In the Media: Protests Opposing Commissioner Davis; Housing Commissioner Also in Spotlight
A digest of Baltimore news from local sources.
From The Baltimore Sun: Protests Continue Outside Baltimore City Hall After Overnight Sit-In
"Protests continued outside City Hall Thursday morning, just hours after Baltimore police arrested 16 people who occupied City Hall overnight following a City Council committee approved the permanent appointment of interim Baltimore Police Commissioner Kevin Davis on Wednesday.
"Lawrence Grandpre was among about a dozen protesters that returned to the area outside City Hall around 8 a.m. Thursday. Grandpre, with Baltimore United for Change, said he hasn't personally talked to the protesters who were arrested but the group has a legal team that has.
'They all are saying they are doing ok,' he said. But he said supporters are worried about the health of those arrested since many had not eaten in 14 hours.
"He said some supporters tried to deliver food to protesters inside City Hall overnight but they were denied by police. Their treatment "shows callousness and inhumanity," Grandpre said.
"Three minors and 13 others were arrested and were all charged by police with trespassing.
"'The goal is to get our protesters out of jail,' and to make sure they have proper representation, Grandpre said. Secondly, he said, they plan to continue to advance the agenda they introduced last night.
From Dayvon Love of Leaders of A Beautiful Struggle: 15 Years a Failure: Why Baltimore Housing Commissioner Paul Graziano Must Go
"Paul Graziano has been housing commissioner of Baltimore City for 3 administrations, and after nearly 15 years of service, many in Baltimore are now wondering what they have to show for his tenure besides broken promises and dereliction of duty.
"Communities throughout Baltimore have presented two distinct reasons why Mr. Graziano should be fired. First, it is the job of the housing commissioner to develop a strategy to effectively deal with blight and vacant housing, yet Black Baltimore continues to decay. There has been no significant progress made on these fronts even though he has been commissioner for three consecutive mayors, only flourishes of gentrification and displacement spun as “urban renewal”. These failures have real material consequences for people in our communities. A 78 year old woman in Park Heights named Ms.Convington was hospitalized due to the stress of the ineffective communication and administration on the part of the Department of Housing , whose botched relocation plan left her without water and electricity for days.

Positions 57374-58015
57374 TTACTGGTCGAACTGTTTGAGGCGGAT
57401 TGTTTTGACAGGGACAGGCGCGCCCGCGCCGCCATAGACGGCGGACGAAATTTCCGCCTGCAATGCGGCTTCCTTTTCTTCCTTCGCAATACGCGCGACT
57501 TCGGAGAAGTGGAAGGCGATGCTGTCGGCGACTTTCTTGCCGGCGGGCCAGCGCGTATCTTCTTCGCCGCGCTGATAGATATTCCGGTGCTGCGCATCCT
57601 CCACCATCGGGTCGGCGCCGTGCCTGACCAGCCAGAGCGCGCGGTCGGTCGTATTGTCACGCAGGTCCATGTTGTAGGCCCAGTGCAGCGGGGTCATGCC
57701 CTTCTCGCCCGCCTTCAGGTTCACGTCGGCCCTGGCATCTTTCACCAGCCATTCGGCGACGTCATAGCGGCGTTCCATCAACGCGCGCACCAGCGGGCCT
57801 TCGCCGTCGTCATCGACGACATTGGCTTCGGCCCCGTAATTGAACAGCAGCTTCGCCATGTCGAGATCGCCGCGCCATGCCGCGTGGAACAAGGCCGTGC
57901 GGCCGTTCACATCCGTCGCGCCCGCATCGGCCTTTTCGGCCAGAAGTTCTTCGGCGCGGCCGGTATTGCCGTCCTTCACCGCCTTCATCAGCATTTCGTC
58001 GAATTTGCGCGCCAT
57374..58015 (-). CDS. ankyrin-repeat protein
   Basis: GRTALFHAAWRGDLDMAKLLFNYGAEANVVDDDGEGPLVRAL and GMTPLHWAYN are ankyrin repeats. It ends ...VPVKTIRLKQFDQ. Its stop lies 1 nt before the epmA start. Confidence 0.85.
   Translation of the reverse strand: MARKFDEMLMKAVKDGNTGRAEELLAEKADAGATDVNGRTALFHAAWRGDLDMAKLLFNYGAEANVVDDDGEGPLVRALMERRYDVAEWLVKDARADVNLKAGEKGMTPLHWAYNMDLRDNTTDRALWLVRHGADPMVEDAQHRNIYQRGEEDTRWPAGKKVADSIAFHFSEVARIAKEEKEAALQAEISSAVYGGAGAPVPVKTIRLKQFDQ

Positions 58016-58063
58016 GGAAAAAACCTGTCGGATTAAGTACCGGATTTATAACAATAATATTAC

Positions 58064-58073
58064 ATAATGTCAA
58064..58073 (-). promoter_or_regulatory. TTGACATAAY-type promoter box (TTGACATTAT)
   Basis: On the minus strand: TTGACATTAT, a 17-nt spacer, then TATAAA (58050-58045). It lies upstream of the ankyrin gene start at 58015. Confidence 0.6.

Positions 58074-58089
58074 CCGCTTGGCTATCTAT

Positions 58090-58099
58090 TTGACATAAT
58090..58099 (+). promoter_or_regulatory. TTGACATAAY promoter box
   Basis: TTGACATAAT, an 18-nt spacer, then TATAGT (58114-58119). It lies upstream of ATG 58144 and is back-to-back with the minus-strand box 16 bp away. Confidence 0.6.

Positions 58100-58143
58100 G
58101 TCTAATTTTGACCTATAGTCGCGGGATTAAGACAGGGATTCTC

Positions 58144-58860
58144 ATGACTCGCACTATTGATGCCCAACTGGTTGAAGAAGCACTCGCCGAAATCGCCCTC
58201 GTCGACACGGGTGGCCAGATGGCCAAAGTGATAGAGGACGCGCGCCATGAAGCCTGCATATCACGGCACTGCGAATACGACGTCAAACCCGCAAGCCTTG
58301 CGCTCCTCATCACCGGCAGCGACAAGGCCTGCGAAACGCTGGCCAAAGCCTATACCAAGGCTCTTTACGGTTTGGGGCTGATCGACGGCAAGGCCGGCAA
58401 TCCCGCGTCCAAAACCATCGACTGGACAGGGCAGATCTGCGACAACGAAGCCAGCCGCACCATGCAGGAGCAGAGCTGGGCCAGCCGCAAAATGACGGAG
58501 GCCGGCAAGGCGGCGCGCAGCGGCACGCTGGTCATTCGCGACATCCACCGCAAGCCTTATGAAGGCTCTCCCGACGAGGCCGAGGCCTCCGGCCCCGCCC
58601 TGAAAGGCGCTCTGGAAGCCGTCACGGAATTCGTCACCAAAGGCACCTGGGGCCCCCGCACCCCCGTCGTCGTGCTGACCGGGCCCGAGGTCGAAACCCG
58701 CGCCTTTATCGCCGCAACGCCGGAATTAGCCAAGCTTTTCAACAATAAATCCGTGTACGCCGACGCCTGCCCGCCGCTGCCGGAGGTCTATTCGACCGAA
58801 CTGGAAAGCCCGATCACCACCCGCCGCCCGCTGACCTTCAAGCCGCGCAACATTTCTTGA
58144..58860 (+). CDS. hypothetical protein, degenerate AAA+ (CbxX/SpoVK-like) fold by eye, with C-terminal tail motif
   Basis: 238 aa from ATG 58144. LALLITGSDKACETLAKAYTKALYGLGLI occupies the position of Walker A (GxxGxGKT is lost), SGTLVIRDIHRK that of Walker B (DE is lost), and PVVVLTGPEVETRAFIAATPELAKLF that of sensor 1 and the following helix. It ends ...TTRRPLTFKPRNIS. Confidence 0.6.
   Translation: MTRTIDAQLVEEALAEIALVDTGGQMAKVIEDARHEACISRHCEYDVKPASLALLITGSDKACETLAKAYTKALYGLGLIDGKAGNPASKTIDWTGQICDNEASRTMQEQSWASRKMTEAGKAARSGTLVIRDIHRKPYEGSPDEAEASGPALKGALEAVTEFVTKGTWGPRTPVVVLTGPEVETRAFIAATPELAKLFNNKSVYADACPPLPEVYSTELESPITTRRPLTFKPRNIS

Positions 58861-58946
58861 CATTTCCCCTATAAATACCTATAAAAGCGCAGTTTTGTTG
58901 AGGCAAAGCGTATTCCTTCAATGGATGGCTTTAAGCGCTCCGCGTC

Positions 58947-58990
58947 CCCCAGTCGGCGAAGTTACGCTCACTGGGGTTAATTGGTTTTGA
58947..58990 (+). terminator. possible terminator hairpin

"Another major incident is the controversy around maintenance workers in the Gilmore Homes public housing complex, where Freddie Gray lived and tragically died, demanding sexual favors in exchange for doing maintenance for residents. While there have not been any convictions or settlements yet, it is my assessment, one shared by many in the community, that Mr. Graziano’s lack of response to the complaints, which were filed for years, shows gross negligence and should cost him his job. The use of institutional leverage in order to solicit sex is not a new, but what is frustrating is the fact that often Black women have no effective recourse to respond to these advances, left to suffer due to the failure of those in power to respond with appropriate urgency."
From The AFRO American: Race, Economics Loom Large at Democrats’ Debate
"The Democratic candidates for president talked about a wide variety of issues in their recent debate but issues of income equality and race relations played a major part of the discussion.
"Former Secretary of State Hillary Clinton, the front-runner in the Democratic presidential contest, was joined at the CNN/Facebook-hosted first Democratic presidential debate by U.S. Sen. Bernie Sanders (I-Vt.), former Maryland Gov. Martin O’Malley, former Virginia Sen. Jim Webb and former Sen. Lincoln Chafee on Oct. 13 at the Wynn Las Vegas resort in Las Vegas, Nevada. During the two-hour long event, the candidates focused on the economy, foreign policy and race relations.
"When asked about the Black Lives Matter movement, Sanders made his views clear. 'Yes, Black lives matter,' the senator said. 'We have to combat institutional racism and reform the criminal justice system.'
"On Black Lives Matter, O’Malley said that while he was the mayor of Baltimore, he saw that people of color’s lives were undervalued and he worked with Black and Brown leaders in his city to address race problems. Clinton credited President Obama for leading the discussion on racial justice and said that the country’s leaders need to address mass incarceration and improving the lives of all children.
“'If there is one thing that has bipartisan support in the Congress is that we have to address the problems of the criminal justice system,' she said."